I never thought I'd get choked up over an old grocery store, but this place held so many memories of Nanna and childhood and good times that I found my throat closing off. 

Now find one person who gets teary eyed over the SuperCenter! 

This concludes our tour of childhood and Star Cash Grocery.  Please watch your step.  I hope you've enjoyed my trip down memory lane! 


  1. I loved your trip down memory lane. I had only been in Star Cash a few times but I wish so much I had photos of the drug store I walked to in my Grandma's home town to get Dr. Peppers and candy bars. It had a pin ball machine and a wooden screen door. WAY COOL! Connie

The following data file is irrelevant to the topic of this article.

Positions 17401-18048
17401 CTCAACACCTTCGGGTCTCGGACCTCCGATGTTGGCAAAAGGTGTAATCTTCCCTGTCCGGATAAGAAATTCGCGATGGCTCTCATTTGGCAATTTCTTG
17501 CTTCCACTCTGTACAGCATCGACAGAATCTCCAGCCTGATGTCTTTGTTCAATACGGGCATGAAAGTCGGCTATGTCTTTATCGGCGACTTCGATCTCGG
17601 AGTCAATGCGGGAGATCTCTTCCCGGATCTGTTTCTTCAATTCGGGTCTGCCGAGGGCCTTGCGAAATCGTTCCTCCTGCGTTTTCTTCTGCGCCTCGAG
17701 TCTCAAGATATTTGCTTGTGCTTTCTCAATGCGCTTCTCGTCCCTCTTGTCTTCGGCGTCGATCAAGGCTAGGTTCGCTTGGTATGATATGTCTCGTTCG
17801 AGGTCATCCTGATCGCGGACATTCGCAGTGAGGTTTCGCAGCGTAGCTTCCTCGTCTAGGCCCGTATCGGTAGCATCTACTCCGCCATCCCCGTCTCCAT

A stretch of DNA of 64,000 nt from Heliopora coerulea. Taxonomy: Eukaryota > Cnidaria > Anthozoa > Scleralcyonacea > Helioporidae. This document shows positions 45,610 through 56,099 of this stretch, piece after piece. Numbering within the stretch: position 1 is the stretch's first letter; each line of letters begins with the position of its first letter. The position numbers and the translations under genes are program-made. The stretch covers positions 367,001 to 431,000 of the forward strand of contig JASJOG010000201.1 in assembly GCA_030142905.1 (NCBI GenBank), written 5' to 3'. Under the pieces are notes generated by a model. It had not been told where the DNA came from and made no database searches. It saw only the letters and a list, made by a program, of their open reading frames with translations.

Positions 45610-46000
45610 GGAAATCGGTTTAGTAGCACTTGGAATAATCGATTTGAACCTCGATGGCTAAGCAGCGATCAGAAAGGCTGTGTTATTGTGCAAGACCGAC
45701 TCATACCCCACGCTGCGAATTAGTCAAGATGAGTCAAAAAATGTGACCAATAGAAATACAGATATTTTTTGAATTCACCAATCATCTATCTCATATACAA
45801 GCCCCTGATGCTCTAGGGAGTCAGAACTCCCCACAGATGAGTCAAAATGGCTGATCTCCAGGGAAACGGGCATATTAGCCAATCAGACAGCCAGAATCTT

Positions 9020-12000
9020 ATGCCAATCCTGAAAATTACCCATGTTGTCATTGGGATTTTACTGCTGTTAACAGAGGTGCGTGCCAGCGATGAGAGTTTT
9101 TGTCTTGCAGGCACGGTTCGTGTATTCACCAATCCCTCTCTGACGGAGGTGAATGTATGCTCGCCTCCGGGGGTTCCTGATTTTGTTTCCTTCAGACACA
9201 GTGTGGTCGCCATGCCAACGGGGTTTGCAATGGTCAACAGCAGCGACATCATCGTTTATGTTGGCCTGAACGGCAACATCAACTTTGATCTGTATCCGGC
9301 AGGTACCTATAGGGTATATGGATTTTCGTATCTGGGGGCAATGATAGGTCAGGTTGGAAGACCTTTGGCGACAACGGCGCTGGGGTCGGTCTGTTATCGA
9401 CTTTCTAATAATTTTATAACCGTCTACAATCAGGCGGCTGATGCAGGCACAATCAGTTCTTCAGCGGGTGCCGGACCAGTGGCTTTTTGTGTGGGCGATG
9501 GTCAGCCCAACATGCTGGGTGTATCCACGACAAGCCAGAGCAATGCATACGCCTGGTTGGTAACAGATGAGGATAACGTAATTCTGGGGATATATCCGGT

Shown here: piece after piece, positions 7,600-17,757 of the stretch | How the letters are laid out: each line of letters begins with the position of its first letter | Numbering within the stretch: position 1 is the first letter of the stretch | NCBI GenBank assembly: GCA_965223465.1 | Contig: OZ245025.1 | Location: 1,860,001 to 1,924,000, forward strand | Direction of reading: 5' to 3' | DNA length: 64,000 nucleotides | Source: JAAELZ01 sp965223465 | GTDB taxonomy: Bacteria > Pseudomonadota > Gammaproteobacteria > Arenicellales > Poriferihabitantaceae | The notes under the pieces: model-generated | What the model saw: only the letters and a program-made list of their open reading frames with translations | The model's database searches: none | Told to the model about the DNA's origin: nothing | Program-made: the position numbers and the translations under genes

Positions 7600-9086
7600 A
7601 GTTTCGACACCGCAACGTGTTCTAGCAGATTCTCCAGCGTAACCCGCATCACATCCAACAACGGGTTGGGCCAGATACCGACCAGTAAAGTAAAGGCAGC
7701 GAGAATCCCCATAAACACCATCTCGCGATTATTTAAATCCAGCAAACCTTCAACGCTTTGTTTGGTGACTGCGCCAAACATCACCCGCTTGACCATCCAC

2. About 10 years into my 25 year career as a health inspector it was my assignment to inspect the Star Cash Grocery. Your pictures and memories stirred some cobweb covered memories of my own. The photos were great and the place really has not changed much, except for the lack of merchandise crowded on to those green shelves. You were absolutly right about the cause of the wear on that freezer chest. Many is the time I walked into the back and saw Junior or one of the guys hanging around the store sitting on that spot. It was just the right height and centrally located. I remember tha bathroom too. You could hardly squeeze in around that door. I believe that toilet paper holder is the original one from at least 30 years ago. I liked Junior and although we had our disagreements, the place was clean. I never did get him to dust that shelf of collectables. But I was beginning to learn that focusing on the important stuff and just grumbling about stuff like that was what kept us working together and the important stuff was always taken care of immediately. What a great post!!! Connie's Clyde